“This exhibition will go down in our history of painting”
Art Exhibitions in Albania around 1972 and the Promise of Spring
AbstractThis article explores the reactions to and critical discussions surrounding exhibitions in the first few years of the 1970s, primarily focusing on the 1971 National Figurative Arts Exhibition and the Pranvera exhibition of 1972. It looks closely at the responses of artists to the developments taking place – especially in painting – during Albania’s Ideological and Cultural Revolution, and to map out the ideas and aesthetic approaches that both clashed and mutually reinforced each other during these years. It considers the early reception of works by artists such as Edison Gjergo and Edi Hila, analyzes the complexities of debates over pictorial references to historical modernist styles (such as Cubism and Expressionism), and analyzes the significance of these debates against the background of Albania’s international cultural exchanges at the time. Treating the exhibitions that took place in the early 1970s as a kind of ‘new beginning’ – as contemporary critics in fact saw them – the article explores the direction of culture in state socialist Albania before the more conservative turn of the Fourth Plenum in 1973, arguing for a more diverse and nuanced definition of what artists believed Socialist Realism could accomplish in the Albanian context.
Keywords:exhibition history, Socialist Realism, socialist modernism, art criticism, Albania, cultural revolution
Fetah Hysa, Konstandin Stavri, Lutfije Vrapi, Liri Jaupi, Rrok Baba, Mynevere Baholli, Angjelina Lika, and Isa Metani, “Mendimi ynë mbi ekspozitën e pranverës”, Puna, 30 June 1972. Subsequent quotations in the following paragraph are also from this article in Puna. See also: “Ekspozita e pranverës”, Drita, 4 June 1972. All translations from Albanian to English are by the author, unless otherwise indicated.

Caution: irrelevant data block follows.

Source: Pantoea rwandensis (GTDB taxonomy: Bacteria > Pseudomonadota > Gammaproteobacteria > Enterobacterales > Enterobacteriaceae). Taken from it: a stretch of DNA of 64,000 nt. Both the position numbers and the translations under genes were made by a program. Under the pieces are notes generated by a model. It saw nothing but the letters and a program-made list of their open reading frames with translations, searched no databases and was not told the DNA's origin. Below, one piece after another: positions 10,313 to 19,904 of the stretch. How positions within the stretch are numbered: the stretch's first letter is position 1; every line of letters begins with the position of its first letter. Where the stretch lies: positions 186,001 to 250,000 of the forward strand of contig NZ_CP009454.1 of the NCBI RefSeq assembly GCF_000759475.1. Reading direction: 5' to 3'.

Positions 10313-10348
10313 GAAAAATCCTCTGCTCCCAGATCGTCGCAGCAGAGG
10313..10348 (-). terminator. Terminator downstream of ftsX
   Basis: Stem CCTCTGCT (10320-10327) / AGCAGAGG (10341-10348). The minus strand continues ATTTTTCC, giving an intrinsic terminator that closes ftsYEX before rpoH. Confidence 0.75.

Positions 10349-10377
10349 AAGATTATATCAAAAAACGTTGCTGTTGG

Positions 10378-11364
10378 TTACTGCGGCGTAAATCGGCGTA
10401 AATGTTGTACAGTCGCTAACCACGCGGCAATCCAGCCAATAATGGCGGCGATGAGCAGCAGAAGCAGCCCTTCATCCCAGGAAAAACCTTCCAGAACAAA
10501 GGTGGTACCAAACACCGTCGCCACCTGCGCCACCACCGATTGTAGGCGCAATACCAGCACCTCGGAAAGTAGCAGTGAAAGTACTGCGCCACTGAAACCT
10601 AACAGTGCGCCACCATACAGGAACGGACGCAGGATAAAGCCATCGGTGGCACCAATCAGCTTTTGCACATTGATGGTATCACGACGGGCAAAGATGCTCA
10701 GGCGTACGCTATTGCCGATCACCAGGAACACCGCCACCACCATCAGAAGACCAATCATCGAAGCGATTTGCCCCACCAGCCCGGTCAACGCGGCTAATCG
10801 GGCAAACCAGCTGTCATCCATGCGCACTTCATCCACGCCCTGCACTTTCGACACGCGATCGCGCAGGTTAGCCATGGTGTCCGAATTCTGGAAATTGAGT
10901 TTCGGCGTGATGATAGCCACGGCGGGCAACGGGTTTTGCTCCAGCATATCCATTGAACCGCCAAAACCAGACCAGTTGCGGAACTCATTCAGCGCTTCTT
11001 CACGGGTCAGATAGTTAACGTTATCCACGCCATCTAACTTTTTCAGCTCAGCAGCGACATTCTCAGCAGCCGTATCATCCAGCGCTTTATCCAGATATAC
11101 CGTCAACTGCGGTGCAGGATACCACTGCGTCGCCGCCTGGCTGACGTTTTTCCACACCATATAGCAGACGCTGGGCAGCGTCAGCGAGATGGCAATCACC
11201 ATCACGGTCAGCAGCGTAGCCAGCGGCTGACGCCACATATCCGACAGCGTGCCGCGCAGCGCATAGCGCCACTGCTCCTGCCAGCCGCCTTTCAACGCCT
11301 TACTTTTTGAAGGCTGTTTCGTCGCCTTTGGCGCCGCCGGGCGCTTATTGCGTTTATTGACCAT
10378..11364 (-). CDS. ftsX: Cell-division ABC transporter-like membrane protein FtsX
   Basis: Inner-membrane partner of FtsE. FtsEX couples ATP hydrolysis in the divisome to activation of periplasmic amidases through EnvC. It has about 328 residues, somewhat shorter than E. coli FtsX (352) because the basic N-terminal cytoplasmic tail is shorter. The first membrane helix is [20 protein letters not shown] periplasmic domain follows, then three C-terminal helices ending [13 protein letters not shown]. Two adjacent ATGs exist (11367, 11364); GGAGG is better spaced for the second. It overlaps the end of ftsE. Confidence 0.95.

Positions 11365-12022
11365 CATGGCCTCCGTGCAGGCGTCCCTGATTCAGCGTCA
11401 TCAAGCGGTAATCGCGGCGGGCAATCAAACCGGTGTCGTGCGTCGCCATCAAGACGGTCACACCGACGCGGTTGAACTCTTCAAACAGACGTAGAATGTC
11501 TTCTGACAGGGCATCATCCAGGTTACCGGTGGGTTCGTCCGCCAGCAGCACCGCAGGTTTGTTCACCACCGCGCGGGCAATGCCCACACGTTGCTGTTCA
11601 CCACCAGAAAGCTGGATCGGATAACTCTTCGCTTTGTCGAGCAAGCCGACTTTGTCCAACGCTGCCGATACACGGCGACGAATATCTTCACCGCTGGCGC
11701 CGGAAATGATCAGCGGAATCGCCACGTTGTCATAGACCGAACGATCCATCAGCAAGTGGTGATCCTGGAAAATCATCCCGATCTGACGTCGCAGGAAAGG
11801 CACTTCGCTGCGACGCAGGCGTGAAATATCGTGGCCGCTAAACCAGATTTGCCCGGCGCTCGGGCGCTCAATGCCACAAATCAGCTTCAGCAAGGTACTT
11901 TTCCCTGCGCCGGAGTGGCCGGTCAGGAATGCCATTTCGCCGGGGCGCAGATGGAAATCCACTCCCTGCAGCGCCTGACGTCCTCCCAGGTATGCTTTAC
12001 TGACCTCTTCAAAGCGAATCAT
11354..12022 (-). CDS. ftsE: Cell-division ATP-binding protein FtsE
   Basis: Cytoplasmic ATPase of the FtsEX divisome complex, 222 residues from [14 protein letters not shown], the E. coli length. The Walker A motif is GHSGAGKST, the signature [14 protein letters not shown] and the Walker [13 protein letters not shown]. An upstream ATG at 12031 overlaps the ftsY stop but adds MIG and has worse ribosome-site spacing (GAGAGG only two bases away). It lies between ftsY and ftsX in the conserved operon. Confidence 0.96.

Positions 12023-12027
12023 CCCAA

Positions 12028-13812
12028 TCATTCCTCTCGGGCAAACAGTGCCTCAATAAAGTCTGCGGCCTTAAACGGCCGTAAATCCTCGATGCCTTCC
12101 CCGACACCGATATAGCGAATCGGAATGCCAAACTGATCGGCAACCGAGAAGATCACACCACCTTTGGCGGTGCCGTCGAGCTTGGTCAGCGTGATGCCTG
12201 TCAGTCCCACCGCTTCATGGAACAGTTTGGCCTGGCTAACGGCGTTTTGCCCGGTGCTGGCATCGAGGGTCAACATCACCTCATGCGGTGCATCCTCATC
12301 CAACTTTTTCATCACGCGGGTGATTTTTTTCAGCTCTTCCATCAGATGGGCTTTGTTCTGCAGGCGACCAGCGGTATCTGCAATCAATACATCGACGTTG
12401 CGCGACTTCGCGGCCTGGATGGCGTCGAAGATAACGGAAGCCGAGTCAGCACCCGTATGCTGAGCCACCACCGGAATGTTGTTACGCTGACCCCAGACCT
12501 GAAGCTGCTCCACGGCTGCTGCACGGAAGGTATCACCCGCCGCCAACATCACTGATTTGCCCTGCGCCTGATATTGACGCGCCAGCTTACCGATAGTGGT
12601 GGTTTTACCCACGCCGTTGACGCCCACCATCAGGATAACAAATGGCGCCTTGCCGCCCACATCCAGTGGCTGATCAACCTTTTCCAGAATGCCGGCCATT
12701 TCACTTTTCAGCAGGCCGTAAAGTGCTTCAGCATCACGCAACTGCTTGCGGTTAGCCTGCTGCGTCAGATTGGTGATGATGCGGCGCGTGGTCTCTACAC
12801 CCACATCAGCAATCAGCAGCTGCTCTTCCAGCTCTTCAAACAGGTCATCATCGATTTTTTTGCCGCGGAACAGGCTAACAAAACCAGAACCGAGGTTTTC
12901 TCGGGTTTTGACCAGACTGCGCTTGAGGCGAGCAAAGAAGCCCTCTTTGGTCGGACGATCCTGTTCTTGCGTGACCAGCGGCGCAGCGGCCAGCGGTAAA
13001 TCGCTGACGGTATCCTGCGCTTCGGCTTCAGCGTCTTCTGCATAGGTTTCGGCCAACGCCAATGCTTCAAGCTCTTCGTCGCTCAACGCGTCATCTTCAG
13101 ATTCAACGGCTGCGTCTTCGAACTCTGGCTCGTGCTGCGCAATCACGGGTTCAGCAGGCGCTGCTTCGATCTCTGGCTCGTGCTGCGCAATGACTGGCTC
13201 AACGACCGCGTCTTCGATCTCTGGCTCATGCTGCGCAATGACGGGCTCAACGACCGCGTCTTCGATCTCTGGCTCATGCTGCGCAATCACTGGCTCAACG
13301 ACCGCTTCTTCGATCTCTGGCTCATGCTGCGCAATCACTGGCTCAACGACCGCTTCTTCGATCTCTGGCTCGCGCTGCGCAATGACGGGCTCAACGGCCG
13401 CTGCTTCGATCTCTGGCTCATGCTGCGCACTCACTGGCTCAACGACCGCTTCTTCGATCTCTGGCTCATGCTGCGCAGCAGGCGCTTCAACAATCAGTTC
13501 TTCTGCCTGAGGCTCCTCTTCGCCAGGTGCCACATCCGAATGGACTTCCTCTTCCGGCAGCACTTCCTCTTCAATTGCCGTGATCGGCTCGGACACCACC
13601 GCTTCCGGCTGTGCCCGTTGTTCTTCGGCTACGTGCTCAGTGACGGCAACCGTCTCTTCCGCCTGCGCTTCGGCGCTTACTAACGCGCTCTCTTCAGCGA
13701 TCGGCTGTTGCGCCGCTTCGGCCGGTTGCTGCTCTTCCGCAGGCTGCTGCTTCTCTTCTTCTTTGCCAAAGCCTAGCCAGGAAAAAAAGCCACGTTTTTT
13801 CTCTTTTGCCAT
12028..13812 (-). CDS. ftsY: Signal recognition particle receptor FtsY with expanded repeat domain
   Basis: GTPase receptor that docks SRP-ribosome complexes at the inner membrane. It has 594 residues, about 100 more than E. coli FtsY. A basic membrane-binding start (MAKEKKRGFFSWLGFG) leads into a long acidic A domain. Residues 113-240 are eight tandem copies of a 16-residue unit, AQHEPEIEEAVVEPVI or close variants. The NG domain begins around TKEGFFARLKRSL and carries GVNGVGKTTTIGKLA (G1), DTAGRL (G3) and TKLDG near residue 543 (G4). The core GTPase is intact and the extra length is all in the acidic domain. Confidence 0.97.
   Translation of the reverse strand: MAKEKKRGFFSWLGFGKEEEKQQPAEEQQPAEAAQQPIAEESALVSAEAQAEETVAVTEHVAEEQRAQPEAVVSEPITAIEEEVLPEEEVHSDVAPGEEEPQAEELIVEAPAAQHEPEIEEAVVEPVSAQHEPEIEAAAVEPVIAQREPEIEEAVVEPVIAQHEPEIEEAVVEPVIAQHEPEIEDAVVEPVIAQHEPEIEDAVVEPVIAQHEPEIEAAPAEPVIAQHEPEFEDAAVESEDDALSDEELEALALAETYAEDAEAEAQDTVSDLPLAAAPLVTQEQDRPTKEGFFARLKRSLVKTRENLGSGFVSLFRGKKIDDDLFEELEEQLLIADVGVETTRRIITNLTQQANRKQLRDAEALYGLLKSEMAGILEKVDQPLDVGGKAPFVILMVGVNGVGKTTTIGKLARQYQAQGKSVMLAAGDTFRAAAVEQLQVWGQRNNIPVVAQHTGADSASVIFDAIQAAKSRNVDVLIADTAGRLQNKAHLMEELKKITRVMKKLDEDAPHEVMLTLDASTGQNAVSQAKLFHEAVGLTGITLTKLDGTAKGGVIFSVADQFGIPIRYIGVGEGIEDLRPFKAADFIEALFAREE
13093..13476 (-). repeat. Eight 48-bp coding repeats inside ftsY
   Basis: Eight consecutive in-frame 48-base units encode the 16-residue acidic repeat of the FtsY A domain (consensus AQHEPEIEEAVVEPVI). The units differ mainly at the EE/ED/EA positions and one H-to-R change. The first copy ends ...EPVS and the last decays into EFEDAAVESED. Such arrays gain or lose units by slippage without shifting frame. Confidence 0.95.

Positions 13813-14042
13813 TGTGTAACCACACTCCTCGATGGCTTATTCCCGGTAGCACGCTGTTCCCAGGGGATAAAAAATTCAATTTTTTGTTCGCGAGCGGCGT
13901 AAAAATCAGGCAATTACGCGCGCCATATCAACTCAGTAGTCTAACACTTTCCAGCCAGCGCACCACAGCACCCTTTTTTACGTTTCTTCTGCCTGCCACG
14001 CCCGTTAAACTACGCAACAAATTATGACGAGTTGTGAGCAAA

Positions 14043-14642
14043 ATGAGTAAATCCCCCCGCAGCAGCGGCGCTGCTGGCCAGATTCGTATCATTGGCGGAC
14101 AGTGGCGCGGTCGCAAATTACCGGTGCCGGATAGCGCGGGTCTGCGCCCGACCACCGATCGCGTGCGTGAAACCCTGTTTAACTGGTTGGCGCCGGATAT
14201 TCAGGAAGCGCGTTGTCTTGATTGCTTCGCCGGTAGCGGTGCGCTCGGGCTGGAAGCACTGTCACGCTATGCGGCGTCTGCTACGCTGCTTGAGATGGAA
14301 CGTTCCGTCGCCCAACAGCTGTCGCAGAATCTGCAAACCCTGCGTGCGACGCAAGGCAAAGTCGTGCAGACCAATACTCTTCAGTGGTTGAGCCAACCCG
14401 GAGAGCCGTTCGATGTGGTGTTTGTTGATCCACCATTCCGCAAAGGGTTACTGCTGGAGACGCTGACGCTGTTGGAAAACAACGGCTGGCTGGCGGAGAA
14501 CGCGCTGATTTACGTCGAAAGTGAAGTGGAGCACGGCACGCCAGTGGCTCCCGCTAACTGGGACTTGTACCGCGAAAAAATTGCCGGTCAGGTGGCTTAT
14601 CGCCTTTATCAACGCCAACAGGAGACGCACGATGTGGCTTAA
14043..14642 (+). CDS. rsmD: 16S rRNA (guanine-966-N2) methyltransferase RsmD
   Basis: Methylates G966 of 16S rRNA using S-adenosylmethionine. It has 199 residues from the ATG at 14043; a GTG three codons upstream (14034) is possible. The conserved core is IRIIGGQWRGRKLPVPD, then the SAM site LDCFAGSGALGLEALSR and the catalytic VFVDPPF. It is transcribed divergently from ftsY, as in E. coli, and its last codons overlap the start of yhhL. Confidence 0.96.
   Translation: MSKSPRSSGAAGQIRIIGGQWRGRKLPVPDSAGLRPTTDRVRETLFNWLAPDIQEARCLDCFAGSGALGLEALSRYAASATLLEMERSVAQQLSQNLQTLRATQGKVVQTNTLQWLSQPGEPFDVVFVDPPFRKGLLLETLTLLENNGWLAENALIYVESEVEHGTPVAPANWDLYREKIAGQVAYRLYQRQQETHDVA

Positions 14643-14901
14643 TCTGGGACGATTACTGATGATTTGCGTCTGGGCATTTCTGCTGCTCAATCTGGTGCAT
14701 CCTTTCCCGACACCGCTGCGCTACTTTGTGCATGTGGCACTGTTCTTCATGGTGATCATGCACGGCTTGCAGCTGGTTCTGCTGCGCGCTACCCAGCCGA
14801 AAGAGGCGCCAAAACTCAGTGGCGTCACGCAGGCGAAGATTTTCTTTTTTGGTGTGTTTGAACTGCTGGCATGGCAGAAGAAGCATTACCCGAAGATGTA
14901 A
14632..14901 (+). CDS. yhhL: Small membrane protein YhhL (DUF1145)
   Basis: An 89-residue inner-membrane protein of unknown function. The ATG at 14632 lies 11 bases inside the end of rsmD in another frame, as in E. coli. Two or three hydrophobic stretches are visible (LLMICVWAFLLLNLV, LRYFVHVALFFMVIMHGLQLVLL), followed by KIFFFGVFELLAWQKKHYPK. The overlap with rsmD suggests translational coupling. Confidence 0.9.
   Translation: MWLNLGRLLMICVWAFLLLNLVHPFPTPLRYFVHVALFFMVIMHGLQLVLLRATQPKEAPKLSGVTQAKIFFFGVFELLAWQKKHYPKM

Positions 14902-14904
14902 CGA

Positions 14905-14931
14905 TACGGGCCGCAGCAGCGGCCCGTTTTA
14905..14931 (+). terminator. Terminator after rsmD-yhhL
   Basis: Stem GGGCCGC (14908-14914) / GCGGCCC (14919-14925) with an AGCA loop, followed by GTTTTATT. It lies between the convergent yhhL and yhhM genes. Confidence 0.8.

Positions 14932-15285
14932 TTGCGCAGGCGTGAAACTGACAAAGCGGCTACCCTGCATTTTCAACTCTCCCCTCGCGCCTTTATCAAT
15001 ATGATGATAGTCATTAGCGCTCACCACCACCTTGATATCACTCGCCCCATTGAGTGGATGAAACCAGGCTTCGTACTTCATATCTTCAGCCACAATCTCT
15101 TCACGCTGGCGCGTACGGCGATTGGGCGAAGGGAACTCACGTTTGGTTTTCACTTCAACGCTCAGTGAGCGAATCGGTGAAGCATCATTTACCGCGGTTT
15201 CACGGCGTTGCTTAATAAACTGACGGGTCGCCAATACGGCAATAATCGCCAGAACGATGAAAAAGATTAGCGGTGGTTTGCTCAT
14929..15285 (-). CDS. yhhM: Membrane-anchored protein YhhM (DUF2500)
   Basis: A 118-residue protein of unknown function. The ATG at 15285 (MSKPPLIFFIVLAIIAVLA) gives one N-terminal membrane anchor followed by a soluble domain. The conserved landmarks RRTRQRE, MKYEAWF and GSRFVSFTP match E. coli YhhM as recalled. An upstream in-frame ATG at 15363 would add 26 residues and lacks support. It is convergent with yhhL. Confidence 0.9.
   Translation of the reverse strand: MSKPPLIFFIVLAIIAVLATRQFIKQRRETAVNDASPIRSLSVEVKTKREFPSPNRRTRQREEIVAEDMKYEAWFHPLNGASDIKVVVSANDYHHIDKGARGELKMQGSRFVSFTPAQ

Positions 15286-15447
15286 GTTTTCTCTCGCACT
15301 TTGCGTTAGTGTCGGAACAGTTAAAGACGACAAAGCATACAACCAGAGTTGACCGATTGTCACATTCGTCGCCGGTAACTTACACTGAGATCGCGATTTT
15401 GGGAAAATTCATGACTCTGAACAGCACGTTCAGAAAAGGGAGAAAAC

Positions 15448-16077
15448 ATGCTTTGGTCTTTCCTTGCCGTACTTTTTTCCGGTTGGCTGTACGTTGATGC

Enver Hoxha, “Të thellojmë luftën ideologjike kundër shfaqjeve të huaja e qëndrimeve liberale ndaj tyre”, in Mbi Letërsinë dhe Artin, Tirana: Shtëpia Botuese “8 Nëntori”, 1977, pp. 375-443.
Fjoralba Satka Mata, “Albanian Alternative Artists vs. Official Art under Communism”, in Cristian Vasile, ed., History of Communism in Europe, Volume 2, Bucharest: Zeta, 2011, pp. 79-91.
Hila is by far the best known of these artists, thanks in part to the reception of his work at documenta 15, and to the recent retrospective exhibition organized by the Museum of Modern Art in Warsaw. See: Edi Hila: Painter of Transformation, Warsaw: Museum of Modern Art in Warsaw, 2018. Gjergo has, unfortunately, not yet been the subject of a large-scale exhibition, although the prominence of his narrative in the displays in the House of Leaves (the Museum of Secret Surveillance) has foregrounded his importance in the political and artistic shifts of the early 1970s. (See also: Elsa Demo, “Edison Gjergo, çmimi i shtrenjtë i artistit”, Arkapia, 19 July 2017, https://youtu.be/30eC3XvdM7c.) Alush Shima was the subject of a substantial exhibition in Tirana in 2013 (Alush Shima: Territore të vogla lirie 1968-1973, Tirana: Galeria Kombëtare e Arteve, 2013), and Maks Velo’s numerous publications (including Esse për diktaturën komuniste, Tirana: Shtëpia Botuese “55”, 2003) on the communist period – and his own persecution – are widely known both within and outside Albania.